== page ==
In the early nineties, Harold Ramis was a kind of God of cinematic comedy. He directed Caddyshack, National Lampoon’s vacation, and Groundhog Day, he wrote and acted in Ghostbusters he even wrote for Rodney Dangerfield. But then he pretty much just faded away. He started working on endless sequels of his successful work with the odd middle-of-the-road original movie in between. Like Bedazzled.
The plot is a bit too trite to be very interesting: Elliot, some random schmuck without characteristics,1 is over the moon with a girl from work. The devil offers him seven wishes in exchange for his soul. Stupidly, he accepts. Even more stupidly, he doesn’t wish anything about chess.
But, at the very end, when all is said and done and things have predictably ended well, the devil is briefly seen at the chessboard. I’m not a hundred percent confident, but the position seems to be the following:2
Here, the devil — who naturally is playing black — draws her opponent’s attention away so she can surreptitiously pocket a piece or two. Strangely, the piece she goes for is the d3 pawn. Perhaps the devil isn’t as clever as she is usually portrayed to be.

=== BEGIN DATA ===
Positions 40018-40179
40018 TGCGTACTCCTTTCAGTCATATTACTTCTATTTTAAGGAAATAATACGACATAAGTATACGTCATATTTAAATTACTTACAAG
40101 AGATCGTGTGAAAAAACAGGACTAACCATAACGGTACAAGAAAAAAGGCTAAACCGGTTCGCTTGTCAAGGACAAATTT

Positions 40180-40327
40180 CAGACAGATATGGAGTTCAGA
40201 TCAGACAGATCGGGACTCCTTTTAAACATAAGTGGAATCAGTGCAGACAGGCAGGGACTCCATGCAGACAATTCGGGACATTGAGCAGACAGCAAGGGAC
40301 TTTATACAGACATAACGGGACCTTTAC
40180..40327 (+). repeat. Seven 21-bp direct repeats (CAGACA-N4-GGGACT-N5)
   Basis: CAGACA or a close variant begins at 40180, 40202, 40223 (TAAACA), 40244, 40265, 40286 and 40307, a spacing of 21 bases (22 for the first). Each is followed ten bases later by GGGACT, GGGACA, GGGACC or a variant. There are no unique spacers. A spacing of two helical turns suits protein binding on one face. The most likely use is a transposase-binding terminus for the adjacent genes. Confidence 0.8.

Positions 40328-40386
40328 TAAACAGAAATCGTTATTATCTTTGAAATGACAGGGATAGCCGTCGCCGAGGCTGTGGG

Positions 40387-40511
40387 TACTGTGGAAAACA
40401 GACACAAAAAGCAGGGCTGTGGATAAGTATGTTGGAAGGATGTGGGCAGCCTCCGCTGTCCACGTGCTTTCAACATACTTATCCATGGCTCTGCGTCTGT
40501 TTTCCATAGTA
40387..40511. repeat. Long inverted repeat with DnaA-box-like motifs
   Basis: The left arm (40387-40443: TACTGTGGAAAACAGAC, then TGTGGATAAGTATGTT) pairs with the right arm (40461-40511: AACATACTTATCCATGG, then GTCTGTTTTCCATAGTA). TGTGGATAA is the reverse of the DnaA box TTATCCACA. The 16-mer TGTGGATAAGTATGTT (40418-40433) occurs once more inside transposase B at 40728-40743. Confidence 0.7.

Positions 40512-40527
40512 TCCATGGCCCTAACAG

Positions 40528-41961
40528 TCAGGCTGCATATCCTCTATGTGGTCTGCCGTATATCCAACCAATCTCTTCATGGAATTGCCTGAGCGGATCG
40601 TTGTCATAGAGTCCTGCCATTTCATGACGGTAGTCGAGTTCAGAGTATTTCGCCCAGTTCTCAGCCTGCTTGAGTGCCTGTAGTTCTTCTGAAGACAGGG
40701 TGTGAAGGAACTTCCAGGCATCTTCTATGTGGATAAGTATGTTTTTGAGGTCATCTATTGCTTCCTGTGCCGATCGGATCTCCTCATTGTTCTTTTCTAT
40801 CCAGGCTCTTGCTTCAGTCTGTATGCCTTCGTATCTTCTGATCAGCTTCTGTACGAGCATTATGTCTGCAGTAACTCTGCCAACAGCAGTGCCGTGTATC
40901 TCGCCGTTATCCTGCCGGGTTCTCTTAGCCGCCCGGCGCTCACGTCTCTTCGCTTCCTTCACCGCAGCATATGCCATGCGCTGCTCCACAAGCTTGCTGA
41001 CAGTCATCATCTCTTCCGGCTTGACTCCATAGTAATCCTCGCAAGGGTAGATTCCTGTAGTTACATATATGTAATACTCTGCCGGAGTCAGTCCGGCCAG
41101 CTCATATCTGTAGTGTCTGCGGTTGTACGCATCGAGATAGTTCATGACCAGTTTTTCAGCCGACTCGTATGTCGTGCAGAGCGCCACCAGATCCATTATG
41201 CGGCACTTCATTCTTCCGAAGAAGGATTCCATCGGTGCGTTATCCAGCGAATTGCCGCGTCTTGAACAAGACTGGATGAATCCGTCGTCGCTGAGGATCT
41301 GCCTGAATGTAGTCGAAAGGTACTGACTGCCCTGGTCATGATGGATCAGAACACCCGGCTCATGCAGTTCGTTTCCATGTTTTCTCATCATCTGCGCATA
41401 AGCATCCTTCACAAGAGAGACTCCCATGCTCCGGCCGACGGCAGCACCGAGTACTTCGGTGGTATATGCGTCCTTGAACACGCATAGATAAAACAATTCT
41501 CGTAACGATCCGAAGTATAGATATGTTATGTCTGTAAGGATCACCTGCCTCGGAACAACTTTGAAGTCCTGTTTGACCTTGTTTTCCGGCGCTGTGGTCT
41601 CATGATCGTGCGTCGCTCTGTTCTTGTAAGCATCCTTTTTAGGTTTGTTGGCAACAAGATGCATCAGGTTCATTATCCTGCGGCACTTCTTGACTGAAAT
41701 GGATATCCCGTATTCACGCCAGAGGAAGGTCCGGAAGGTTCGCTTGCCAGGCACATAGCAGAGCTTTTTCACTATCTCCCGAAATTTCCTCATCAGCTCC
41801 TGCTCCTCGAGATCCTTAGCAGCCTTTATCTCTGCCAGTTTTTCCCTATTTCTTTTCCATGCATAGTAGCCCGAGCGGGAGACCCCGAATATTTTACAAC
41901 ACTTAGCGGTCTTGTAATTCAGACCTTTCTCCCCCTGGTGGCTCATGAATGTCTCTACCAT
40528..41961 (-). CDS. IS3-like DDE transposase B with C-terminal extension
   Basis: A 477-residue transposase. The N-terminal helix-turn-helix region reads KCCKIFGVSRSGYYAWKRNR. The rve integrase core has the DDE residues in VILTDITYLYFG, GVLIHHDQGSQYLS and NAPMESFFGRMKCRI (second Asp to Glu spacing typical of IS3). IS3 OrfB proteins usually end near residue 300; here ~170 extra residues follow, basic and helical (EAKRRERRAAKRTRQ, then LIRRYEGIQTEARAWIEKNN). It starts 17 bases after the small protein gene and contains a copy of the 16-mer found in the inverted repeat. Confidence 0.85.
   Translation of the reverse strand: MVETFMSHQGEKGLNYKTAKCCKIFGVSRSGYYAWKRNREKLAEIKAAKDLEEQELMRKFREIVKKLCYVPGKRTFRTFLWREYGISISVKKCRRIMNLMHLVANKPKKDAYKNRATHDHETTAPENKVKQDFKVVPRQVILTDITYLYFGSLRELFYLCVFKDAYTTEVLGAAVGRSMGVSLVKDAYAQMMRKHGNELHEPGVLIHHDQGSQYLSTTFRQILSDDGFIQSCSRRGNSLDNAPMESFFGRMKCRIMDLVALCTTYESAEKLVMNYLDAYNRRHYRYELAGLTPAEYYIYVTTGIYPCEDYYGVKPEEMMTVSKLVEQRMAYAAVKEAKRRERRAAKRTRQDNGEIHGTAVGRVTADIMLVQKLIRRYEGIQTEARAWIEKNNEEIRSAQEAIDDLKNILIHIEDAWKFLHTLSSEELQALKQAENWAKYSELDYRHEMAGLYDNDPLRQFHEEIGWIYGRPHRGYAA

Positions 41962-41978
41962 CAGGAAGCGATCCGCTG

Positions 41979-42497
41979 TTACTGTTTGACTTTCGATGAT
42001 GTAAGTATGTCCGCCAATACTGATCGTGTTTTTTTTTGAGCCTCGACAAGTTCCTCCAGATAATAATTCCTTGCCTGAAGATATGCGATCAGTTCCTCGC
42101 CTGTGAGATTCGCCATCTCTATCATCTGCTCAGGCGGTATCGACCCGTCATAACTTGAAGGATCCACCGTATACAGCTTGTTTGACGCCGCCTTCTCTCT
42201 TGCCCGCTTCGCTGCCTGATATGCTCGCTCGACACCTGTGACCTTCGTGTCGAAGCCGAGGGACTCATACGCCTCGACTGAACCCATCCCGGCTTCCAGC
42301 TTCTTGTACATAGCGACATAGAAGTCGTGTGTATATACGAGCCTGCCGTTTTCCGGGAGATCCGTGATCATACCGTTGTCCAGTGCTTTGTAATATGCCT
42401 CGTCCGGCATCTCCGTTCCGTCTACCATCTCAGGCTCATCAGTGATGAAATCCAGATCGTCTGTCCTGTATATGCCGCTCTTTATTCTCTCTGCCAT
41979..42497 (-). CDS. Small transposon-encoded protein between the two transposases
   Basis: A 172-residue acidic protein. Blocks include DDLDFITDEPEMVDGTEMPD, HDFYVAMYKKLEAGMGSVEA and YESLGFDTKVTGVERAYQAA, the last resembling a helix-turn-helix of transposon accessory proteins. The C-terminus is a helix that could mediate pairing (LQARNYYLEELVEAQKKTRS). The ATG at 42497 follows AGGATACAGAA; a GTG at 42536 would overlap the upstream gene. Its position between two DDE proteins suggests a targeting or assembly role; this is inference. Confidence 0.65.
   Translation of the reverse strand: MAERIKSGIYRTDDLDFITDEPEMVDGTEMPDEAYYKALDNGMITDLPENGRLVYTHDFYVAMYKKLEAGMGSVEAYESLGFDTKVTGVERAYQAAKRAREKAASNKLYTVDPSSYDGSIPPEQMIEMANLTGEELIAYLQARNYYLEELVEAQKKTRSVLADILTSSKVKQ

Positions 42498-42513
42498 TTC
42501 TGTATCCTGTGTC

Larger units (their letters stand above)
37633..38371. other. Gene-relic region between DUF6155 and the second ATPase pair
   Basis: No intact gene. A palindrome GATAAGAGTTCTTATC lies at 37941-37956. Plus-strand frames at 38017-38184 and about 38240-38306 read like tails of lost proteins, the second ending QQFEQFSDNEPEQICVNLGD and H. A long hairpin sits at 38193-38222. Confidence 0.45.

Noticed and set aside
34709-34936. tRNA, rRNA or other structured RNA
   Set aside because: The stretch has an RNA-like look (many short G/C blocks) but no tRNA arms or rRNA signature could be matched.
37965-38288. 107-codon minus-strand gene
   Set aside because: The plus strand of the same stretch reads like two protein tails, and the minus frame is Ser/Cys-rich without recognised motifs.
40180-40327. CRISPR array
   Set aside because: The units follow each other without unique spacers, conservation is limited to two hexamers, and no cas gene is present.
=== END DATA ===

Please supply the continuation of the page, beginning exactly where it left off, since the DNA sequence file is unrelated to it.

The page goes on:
On the other hand, her opposition isn’t very strong either, because he clearly misplayed this terribly. And the only thing necessary for evil to win is for good people to play badly.
Realism: 2/5 Strange things are afoot here. White seems to have blown up his king’s side and, as black is barely developed, he seems to have done so of his own volition. But maybe that’s just the devil’s bad influence.
Probable winner: The Devil has an extra bishop in her pocket.
1. [At least, that’s what he’s supposed to be. But he’s played by Brendan Fraser.] ↩
2. [And the diagram editor is dazzling.] ↩